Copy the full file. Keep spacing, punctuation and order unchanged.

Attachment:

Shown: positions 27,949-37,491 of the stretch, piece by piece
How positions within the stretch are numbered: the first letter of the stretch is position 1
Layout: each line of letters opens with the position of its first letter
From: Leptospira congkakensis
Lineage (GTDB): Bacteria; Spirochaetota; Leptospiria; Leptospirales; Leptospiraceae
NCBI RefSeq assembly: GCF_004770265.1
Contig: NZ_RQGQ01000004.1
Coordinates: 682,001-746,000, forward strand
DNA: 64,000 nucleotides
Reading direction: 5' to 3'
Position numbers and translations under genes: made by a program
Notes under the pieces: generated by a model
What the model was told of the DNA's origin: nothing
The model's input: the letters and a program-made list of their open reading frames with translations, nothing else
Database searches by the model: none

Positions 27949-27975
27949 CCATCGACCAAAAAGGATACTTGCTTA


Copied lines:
Shown: positions 27,949-37,491 of the stretch, piece by piece
How positions within the stretch are numbered: the first letter of the stretch is position 1
Layout: each line of letters opens with the position of its first letter
From: Leptospira congkakensis
Lineage (GTDB): Bacteria; Spirochaetota; Leptospiria; Leptospirales; Leptospiraceae
NCBI RefSeq assembly: GCF_004770265.1
Contig: NZ_RQGQ01000004.1
Coordinates: 682,001-746,000, forward strand
DNA: 64,000 nucleotides
Reading direction: 5' to 3'
Position numbers and translations under genes: made by a program
Notes under the pieces: generated by a model
What the model was told of the DNA's origin: nothing
The model's input: the letters and a program-made list of their open reading frames with translations, nothing else
Database searches by the model: none

Positions 27949-27975
27949 CCATCGACCAAAAAGGATACTTGCTTA